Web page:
Shooting with an air rifle always seems like a thrilling experience, but if you are a newbie then you have lots to learn.
One of the most vital steps is to learn how to zero in or sight in an air rifle.
It’s surprising to learn that moderately experienced people also have little idea about this step
And generally miss the mark because of a lack of information.
So, this guide will help you learn how you can zero your air rifle and show you what is the best distance for sighting in an air rifle.
Let’s get started.
Why Do You Need To Zero Your Air Rifle Scope?
Zeroing your air rifle scope is the first step to securing your target.
You might have noticed that whenever you shoot, you always miss the target.
That’s because you are not zeroing the air rifle scope.
Without doing this, you will never hit the target or be anywhere near it.
Zeroing helps you to hit the right spot.
This technique of zeroing is also known as sighting in.
It means that you align the sight with your air rifle and then hit the target.
If you have held an air rifle once or twice, you might have seen through the scope two concentric circles with a plus sign between them.
This is the sign of sighting in.
The middle point of the plus will help you zero in on the target and hit it properly.
But an even more important aspect before you zero in is to secure the air rifle.
If you don’t secure it on a bench rest then, chances are while shooting, the rifle will become unstable and not hit the target.
Additionally, it can even ricochet, so be careful.
This can happen irrespective of sighting in.
Now, let’s see how to zero in an air rifle scope and check out some related questions.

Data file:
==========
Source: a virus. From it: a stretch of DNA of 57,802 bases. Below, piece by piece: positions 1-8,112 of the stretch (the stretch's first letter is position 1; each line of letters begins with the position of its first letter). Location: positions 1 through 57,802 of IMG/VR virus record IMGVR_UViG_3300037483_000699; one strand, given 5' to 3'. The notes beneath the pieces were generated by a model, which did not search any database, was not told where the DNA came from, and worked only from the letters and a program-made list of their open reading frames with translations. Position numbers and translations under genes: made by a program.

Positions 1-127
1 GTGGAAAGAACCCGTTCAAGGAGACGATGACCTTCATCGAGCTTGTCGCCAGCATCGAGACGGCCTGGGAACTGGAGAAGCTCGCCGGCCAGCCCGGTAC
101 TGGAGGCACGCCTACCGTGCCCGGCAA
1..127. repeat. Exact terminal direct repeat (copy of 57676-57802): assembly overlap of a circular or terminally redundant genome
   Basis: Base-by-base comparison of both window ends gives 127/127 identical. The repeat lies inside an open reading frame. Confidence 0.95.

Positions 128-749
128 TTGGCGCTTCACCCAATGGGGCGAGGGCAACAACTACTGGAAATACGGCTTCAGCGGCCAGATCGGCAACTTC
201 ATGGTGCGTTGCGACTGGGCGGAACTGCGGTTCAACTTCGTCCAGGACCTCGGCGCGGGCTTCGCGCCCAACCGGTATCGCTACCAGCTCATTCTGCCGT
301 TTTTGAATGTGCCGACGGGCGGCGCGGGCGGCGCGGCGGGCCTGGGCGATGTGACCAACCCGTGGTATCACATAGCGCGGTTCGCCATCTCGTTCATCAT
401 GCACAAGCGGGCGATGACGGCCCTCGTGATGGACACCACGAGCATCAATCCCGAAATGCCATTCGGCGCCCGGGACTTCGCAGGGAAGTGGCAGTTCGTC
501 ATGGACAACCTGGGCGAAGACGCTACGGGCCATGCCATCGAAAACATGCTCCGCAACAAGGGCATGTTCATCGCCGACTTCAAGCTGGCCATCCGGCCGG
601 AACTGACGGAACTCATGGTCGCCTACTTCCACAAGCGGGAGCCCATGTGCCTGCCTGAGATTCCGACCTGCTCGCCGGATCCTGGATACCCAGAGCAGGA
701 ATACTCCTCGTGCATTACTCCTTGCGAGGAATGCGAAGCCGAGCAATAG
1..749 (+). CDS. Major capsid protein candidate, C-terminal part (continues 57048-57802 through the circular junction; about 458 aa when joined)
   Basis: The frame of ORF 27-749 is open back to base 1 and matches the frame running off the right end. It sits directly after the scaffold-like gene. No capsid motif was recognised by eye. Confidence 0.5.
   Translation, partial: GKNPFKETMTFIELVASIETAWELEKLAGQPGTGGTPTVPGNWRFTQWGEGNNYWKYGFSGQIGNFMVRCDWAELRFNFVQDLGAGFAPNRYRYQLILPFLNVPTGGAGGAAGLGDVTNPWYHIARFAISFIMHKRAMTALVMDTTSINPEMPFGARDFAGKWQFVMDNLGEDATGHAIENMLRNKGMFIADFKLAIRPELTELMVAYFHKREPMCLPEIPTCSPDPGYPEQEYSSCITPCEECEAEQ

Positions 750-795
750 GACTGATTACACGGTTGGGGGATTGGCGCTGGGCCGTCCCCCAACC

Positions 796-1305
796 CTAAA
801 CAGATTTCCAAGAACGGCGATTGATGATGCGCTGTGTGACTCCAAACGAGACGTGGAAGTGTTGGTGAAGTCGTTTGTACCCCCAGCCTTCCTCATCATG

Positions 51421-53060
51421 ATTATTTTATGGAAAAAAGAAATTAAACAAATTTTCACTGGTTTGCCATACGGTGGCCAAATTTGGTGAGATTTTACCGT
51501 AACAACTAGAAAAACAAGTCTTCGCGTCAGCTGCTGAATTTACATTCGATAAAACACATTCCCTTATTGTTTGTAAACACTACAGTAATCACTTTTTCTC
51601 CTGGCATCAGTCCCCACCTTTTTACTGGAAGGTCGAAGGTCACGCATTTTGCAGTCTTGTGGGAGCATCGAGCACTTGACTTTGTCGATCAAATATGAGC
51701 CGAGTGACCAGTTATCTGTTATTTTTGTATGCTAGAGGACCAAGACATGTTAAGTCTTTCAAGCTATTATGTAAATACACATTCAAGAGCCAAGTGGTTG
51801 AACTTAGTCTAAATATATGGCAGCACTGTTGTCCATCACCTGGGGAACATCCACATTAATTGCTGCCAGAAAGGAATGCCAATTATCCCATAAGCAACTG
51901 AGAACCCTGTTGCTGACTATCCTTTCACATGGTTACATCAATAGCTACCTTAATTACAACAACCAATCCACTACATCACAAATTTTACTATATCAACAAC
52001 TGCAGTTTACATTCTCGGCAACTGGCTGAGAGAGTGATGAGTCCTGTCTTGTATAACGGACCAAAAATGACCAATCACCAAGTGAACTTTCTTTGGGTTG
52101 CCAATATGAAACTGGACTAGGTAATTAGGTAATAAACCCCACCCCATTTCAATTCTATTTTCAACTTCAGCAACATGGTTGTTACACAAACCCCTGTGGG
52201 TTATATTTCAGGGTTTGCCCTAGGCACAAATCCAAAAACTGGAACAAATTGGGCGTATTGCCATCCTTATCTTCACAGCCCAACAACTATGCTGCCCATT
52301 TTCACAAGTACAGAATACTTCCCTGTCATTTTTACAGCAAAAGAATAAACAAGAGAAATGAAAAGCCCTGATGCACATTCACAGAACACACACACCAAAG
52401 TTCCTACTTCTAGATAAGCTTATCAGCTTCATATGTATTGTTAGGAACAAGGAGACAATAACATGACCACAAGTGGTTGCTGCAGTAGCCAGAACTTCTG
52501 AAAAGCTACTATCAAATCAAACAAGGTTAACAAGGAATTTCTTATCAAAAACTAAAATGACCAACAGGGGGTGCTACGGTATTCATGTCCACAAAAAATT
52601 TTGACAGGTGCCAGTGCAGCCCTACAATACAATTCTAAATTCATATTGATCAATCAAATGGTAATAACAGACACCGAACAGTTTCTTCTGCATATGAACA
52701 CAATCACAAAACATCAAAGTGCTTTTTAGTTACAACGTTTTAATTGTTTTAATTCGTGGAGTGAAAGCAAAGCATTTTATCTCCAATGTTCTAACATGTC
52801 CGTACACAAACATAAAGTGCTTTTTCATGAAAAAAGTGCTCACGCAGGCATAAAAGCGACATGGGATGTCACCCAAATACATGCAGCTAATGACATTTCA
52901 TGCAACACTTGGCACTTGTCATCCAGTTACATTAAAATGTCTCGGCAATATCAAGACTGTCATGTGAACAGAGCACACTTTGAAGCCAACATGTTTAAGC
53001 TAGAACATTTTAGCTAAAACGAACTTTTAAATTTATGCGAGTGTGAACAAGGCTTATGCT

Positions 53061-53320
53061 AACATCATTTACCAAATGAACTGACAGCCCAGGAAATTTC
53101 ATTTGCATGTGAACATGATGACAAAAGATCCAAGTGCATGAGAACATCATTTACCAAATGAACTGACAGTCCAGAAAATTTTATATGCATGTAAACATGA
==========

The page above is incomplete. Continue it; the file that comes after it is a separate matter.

How To Sight in a Pellet Gun Scope?
A pellet is a projectile that is shot from an air gun to hit a target, just like a bullet but less, you know… damaging.
An air gun that fires pellets is known as a pellet gun.
Although it’s pretty easy to sight in a pellet gun scope yet people struggle the most in this step.
So, I have a step-by-step guide for you to follow to make the perfect shot by sighting in the pellet gun scope.
- Install the Scope
The first and foremost thing you should do is install the scope.
Without the scope, you will only be shooting at a distance without any focus.
You will have to make sure that the rings and scope mount are in perfect alignment with your air rifle.
Clean the surface and apply a thin layer of oil to it.
Position the scope forward to keep your eye safe from recoil.
Check the necessary adjustments before you place your air rifle for setting up.
- Adjust Eye Distance
You should have enough difference between the scope and your eye so that the rile does not recoil and hurt your eye.
Slight recoiling is always possible so, wear your protective equipment if you are just starting out.